Background: Calcium intake is thought to have a protective effect on the risk of developing ischemic heart disease (IHD), but the existing data are inconsistent.
Objective: The objective was to assess the relation between calcium intake and risk of IHD among men.
Design: Men in the Health Professionals Follow-up Study who returned a dietary questionnaire in 1986 (n = 39 800) were followed up for 12 y. Intakes of calcium and other nutrients were assessed in 1986, 1990, and 1994. The endpoints of total IHD (nonfatal myocardial infarction and fatal IHD) incidence were ascertained by medical record review. Other IHD risk factors were recorded biennially.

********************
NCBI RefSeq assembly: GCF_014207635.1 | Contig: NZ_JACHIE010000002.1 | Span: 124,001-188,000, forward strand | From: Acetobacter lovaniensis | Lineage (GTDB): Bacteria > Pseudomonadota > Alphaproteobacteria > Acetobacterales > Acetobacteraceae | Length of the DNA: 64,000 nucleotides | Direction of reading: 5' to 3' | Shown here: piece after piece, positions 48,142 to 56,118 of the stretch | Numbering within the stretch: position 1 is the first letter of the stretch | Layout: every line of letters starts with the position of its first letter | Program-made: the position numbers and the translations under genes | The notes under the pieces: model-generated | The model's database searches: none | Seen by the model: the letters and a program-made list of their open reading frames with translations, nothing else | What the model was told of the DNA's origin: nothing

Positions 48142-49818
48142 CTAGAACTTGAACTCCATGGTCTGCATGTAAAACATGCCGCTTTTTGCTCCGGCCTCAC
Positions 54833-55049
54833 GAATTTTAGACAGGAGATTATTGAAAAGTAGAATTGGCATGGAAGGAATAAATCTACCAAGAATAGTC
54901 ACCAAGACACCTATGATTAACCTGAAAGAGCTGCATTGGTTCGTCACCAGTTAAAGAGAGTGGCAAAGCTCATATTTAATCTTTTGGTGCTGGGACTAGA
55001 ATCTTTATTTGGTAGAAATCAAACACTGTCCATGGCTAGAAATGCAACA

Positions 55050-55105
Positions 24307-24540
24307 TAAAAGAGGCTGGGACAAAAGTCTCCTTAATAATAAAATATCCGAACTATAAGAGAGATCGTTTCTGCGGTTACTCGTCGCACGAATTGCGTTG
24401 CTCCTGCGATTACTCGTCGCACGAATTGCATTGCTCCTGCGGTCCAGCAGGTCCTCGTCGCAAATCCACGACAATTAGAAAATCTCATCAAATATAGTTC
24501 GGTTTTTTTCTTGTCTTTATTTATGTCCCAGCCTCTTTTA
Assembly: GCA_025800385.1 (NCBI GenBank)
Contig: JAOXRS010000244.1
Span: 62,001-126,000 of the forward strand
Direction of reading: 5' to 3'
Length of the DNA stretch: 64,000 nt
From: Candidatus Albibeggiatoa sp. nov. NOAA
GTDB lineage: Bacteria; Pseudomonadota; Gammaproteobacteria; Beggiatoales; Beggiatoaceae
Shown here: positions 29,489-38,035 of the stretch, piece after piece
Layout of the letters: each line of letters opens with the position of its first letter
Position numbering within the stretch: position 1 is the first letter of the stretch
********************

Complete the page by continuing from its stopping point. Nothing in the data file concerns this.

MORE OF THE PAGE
Results: During 12 y of follow-up (415 965 person-years), we documented 1458 cases of IHD: 1030 of nonfatal myocardial infarction and 428 of fatal IHD. After control for standard IHD risk factors, the relative risk of developing IHD among men in the highest (median intake = 1377 mg/d) compared with the lowest (median intake = 523 mg/d) calcium intake quintile was 0.97 (95% CI: 0.81, 1.16; P for trend = 0.64), for vitamin D intake was 1.00 (95% CI: 0.80, 1.24; P for trend = 0.66), and for total dairy product intake was 1.01 (95% CI: 0.83, 1.23; P for trend = 0.57). For supplemental calcium intake, the relative risk of developing IHD in a comparison of the highest quintile with nonusers of supplements was 0.87 (95% CI: 0.64, 1.19; P for trend = 0.31).
Conclusion: The results suggest that neither dietary nor supplemental intakes of calcium are appreciably associated with the risk of IHD among men.